In this context, to come back to our business programme and the Feng Shui expert, a more meaningful interpretation would be to see in it a concrete example of the manifestation of what hopefully would be the emerging trend i.e. compromise and convergence as the purported Cartesian mindset attributed to the Western civilization meets the more intuitive thinking generally attributed to Easter philosophy. Admittedly this kind of “clichés” is always questionable – after all Mathematics was invented by the Arabs and Indians – but they are illustrative of the larger point that we want to make.

Far from us any intention of joining the “declinists”, a mostly European-led school of thought, which sees the decline of Western civilization as irretrievably inscribed in history. Actually the developed world participation in the global economy remains at a healthy 60% and the West remains the precursor of technological change and innovation in many domains. What is most likely and, in our view, also more desirable would be to witness a more or less rapid adjustment as the West comes to grip with the fact that the days of “dominance” are gone and prepares itself to come to terms with this new reality.

Of course no one expects this to be a smooth “handing over”. It will more likely take the form of a protracted struggle on a variety of battlegrounds. Attempts at correction on some occasions such as when the developing countries contested, albeit unsuccessfully, the established convention that the heads of the World Bank and IMF positions are reserved exclusively and interchangeably for the US and Europe. For how much longer can such a creation of the “old world” order resist the rise of the new power game defining the nascent world order?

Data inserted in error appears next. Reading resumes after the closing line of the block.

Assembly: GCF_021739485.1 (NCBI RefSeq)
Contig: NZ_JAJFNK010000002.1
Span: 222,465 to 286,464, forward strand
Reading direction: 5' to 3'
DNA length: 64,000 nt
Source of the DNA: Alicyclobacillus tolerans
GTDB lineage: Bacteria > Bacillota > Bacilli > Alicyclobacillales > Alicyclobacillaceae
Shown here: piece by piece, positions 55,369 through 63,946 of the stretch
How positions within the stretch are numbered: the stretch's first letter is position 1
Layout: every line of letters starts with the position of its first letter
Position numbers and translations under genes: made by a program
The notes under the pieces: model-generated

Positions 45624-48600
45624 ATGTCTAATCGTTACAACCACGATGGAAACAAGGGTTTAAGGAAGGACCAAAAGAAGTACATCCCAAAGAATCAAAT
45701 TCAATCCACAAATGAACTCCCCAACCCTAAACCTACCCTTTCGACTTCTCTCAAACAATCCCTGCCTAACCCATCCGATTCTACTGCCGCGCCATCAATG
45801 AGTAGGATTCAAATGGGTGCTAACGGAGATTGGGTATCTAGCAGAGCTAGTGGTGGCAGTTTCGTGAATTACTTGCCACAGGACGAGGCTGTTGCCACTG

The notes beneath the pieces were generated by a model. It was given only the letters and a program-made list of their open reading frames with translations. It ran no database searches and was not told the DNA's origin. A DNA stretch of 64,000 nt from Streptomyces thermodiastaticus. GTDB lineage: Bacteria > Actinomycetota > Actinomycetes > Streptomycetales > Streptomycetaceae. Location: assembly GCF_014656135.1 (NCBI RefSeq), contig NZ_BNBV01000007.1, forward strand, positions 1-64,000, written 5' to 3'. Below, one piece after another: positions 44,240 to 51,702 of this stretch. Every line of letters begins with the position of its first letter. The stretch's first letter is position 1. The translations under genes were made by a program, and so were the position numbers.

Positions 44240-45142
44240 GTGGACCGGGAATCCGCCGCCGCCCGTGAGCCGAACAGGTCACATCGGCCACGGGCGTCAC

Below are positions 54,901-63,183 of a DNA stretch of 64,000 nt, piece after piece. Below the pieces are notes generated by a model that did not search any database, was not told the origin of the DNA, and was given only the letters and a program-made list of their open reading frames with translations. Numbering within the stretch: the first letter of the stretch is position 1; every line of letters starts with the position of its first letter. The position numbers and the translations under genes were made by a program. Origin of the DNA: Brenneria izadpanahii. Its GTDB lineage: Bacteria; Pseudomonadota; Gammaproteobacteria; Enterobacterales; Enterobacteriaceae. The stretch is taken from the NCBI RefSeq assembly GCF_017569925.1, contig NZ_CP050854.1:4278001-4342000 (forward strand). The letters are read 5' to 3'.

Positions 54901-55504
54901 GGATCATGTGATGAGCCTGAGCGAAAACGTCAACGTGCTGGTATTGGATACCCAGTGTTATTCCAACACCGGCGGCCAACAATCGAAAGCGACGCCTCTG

The last WTO meeting also witnessed a tussle between India and the Western nations led by the US on the critical question of agricultural subsidies. India held its ground that this was a matter critical to the livelihood of its peasants and rural poor. Such head to head confrontation between these two nations would have been simply unimaginable only a few years ago as the US would have easily used an arsenal of tactics to twist the arm of the Indians. The rise of the BRICS as a player on the global arena and the calling of the G20 meeting at the height of the global crisis are all very positive signals that after all globalisation need not be a zero sum game.

To conclude on the same note as we started, may be Mauritius should propose to the United Nations that just as Christmas is almost universally celebrated (a legacy of colonial expansion but today fully integrated into the mindset of non-Christians wherever it is celebrated) a resolution should be adopted that every year one day from each of the important religions should be a universal public holiday. What could be a truer reflection of and greater contribution from the Mauritian experience of peaceful co-existence? What greater acknowledgement of the rise of the global village and the importance of each of its components to global activity?


* Published in print edition on 30 January 2014